For reasons I only partly understand, and am not entirely in a state of regret regarding, I don’t do much poetry anymore. It is a way of remembering that has always taken a lot more out of me than simply being in the right mindset and place at the right time to snap a photo and then let the picture tell the story. But every once in a while a set of circumstances presents itself that makes the writing of a poem unavoidable, like death and taxes, except hopefully with a happier outcome.
Last week, Australian blogfriends Barry and Fiona (whose prompt accounts you can read here and here, along with Brian’s here) took a break from their New York City holiday to visit us in Vermont. It was a thoroughly enjoyable and enriching 38 hours that left me wanting more but at the same time grateful for even this tasty morsel of an opportunity to connect with two creative spirits both witty and wise. I found myself wanting to do justice to the strangely concentrated depth and breadth of this visit in words, (and what better way than poetry?) thereby typically setting myself an impossible task.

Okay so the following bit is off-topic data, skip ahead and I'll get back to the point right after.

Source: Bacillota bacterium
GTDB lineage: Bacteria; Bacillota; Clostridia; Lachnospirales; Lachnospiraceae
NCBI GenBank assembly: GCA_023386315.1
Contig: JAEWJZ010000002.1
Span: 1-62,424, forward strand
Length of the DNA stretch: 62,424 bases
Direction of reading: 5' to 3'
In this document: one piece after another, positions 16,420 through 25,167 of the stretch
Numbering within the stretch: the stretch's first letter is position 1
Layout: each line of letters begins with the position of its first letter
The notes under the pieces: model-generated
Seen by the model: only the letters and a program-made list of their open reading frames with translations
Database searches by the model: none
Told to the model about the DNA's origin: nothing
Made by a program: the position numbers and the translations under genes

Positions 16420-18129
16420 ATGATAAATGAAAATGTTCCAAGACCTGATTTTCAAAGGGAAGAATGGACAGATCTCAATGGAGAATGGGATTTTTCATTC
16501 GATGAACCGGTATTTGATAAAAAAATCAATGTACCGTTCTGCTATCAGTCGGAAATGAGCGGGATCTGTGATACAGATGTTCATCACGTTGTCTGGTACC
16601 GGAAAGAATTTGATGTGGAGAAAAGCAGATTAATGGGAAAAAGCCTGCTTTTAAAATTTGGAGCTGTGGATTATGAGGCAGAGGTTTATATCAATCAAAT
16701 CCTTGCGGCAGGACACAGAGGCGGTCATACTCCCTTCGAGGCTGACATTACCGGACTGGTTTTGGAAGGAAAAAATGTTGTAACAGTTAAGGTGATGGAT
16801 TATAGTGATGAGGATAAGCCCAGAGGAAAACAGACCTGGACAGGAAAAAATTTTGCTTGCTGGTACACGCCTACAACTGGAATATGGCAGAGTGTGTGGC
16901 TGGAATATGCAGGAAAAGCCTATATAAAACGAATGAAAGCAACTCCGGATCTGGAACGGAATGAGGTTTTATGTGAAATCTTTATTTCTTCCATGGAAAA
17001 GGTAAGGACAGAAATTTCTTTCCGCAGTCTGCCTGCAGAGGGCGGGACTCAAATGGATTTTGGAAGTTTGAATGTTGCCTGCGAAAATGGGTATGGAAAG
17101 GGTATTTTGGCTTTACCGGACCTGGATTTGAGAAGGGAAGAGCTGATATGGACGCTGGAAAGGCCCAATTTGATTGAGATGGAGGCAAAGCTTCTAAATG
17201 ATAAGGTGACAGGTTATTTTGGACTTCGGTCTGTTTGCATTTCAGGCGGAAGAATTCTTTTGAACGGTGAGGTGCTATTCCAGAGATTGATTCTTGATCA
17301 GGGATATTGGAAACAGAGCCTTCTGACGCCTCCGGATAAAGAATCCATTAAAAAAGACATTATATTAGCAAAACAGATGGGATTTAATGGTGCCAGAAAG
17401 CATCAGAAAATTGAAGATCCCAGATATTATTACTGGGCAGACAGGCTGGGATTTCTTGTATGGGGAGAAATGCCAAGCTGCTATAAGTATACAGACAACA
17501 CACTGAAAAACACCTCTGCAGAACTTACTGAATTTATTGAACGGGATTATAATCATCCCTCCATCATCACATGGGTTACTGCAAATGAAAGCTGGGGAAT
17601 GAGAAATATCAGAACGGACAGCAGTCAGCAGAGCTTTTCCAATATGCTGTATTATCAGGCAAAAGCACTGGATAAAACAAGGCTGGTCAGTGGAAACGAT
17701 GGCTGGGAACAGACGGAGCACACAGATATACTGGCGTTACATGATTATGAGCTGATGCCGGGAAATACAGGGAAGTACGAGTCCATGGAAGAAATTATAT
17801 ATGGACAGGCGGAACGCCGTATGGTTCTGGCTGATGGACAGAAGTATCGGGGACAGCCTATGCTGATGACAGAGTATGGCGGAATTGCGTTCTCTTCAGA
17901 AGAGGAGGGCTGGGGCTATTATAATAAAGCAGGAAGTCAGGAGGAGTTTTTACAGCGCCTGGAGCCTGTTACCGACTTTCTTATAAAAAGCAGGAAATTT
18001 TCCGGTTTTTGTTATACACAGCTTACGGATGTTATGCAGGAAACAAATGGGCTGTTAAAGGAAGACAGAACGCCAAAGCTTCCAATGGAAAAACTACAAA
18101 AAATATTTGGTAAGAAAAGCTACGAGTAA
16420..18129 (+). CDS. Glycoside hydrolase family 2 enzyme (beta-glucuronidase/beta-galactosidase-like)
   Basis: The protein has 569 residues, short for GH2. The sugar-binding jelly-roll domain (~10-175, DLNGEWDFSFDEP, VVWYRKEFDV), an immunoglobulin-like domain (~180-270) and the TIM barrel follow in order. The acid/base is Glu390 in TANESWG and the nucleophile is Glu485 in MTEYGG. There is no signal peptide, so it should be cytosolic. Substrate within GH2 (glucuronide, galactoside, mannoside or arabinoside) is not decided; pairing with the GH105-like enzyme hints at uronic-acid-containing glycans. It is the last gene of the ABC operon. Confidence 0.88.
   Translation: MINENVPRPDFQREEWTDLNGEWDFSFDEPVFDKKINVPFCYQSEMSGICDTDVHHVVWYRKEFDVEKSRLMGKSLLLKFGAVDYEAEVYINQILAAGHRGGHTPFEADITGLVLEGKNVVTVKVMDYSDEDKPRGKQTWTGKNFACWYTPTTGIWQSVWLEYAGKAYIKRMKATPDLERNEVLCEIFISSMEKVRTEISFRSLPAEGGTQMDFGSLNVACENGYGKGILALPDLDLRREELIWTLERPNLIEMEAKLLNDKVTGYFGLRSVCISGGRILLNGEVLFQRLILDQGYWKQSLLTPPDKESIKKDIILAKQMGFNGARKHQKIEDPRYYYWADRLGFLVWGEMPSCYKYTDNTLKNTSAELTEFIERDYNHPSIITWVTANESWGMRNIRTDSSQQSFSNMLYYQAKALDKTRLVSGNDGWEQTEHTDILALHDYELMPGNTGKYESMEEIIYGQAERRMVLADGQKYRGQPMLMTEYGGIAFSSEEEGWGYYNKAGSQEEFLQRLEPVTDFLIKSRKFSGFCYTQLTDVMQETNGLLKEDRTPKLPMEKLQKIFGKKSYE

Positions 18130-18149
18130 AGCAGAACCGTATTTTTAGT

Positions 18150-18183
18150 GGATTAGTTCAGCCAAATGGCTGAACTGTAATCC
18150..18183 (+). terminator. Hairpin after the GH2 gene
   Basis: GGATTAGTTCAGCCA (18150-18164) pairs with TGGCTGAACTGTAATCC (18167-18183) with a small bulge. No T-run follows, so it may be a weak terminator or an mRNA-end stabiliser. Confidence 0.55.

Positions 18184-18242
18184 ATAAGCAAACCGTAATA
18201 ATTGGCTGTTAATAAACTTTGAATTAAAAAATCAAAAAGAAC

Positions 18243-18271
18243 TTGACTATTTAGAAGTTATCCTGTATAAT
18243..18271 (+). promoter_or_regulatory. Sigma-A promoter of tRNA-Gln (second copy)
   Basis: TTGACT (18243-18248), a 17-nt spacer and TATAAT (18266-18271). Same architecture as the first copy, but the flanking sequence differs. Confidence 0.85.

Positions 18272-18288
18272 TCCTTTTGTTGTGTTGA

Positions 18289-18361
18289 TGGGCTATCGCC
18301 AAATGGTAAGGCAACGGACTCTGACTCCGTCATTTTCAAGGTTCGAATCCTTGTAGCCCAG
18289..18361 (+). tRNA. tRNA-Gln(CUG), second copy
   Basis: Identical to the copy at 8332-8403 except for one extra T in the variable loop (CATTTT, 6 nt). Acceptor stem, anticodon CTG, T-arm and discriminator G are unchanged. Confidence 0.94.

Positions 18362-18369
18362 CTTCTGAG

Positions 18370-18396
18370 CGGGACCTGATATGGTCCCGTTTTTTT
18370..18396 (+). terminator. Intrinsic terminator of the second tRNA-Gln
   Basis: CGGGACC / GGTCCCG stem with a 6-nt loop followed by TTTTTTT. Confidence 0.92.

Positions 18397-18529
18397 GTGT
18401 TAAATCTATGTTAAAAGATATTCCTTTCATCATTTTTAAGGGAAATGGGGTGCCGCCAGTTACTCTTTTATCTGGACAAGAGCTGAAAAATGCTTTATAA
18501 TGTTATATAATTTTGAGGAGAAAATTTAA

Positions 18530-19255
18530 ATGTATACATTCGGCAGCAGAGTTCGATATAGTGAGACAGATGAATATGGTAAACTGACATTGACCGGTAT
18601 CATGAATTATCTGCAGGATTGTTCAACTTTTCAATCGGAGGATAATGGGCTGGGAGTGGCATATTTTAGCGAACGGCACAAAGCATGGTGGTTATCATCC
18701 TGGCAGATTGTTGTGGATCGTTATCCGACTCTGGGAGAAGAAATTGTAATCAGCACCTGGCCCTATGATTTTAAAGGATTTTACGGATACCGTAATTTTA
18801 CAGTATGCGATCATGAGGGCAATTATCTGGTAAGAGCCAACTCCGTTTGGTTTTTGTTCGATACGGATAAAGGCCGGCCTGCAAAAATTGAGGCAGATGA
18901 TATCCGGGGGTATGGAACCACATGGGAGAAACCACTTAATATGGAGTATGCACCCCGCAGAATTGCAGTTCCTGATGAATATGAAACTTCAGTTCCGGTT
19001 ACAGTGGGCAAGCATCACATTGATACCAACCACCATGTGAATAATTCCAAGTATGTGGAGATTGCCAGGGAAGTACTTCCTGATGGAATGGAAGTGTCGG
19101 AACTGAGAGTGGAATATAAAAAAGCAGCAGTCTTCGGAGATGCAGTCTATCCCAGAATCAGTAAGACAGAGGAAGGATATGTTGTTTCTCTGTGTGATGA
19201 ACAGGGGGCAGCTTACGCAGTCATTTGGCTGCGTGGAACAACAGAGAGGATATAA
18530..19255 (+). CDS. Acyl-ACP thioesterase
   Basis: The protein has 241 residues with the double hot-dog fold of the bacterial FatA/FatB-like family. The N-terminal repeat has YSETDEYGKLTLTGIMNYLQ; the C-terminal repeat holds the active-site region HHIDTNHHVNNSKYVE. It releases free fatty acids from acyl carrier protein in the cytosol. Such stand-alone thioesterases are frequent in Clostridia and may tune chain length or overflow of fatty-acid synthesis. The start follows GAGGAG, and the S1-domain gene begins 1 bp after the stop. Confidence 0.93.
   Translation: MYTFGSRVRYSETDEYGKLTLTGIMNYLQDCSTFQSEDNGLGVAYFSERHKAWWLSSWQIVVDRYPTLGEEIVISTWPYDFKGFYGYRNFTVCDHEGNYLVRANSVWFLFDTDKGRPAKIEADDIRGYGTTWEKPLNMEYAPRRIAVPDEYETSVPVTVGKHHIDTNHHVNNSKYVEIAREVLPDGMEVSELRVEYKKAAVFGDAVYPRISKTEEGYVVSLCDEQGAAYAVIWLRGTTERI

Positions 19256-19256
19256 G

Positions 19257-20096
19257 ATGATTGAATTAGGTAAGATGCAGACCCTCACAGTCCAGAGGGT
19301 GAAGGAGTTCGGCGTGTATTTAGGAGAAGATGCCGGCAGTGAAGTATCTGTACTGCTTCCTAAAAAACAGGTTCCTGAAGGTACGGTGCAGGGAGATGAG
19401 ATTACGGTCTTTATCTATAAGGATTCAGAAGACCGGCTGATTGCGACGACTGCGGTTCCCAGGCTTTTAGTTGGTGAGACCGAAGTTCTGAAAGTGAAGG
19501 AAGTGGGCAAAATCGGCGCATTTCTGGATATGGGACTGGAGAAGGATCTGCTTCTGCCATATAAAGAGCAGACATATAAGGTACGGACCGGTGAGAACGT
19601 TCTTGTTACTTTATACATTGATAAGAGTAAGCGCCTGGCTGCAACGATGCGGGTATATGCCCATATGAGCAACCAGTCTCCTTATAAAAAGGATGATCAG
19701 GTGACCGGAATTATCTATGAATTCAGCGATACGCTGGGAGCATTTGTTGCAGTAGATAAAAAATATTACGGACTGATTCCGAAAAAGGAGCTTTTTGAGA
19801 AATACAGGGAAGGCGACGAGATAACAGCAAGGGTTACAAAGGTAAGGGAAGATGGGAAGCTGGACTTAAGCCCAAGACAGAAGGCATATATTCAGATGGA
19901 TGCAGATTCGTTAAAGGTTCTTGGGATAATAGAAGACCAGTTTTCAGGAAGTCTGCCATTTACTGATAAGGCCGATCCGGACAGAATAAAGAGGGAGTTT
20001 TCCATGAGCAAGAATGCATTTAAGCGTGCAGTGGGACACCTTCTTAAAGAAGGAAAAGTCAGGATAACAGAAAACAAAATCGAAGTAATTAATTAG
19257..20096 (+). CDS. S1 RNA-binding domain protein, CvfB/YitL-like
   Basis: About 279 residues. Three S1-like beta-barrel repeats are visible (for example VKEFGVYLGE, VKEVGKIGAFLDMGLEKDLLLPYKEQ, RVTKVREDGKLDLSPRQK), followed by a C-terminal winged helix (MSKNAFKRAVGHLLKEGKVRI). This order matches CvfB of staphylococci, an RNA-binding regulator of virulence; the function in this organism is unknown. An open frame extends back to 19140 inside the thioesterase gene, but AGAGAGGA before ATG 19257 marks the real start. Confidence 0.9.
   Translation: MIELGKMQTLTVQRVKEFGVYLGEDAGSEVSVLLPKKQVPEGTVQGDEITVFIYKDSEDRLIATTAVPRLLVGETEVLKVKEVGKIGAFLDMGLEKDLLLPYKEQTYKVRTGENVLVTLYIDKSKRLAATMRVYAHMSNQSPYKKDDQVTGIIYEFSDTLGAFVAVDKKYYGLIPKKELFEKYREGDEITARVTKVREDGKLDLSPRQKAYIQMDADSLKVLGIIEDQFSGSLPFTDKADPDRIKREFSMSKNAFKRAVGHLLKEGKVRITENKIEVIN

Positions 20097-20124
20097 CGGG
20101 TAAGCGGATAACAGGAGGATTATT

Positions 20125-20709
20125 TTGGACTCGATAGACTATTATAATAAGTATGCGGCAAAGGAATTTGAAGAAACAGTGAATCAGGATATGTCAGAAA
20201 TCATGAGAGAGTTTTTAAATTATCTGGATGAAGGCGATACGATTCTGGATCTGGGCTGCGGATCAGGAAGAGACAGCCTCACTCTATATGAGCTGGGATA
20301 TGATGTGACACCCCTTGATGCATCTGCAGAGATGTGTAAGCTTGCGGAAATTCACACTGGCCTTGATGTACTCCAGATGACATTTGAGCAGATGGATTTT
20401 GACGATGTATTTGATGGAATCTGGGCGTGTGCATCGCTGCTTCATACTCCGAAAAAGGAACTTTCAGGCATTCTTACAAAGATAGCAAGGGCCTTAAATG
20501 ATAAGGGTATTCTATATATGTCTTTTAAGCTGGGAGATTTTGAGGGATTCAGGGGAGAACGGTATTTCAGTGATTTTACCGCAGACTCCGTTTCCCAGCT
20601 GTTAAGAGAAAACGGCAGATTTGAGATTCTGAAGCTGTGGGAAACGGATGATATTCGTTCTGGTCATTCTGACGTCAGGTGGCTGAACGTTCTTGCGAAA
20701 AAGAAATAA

Park and Mark
Fortunately, I am not too proud to concede that the poem below tis but a scratch on the surface of the emotions and inspiration left in the wake of this brief encounter and offer it as my friends fly back home and I gaze out my windows at views made better by their having shared them. Thank you, B & F.
Give and Take
Some things take time
like gray clouds that prove doors to blue skies
on the one side of horizon unaccounted for
or overnight snow that lifts hearts
and lowers voices.
Art takes time.
We try to name the things we make
when it’s the naming makes us.
The best answer is a question
black on snow-white stone.
Some things make time
like distant music played
on strong ties stretched between two faraways
that sounds the same when suddenly
Love makes time.
When I was young nothing
had room to grow so none was taken.
Now the world and I are older and wide open.
I feel a poem coming on.
Written in Stone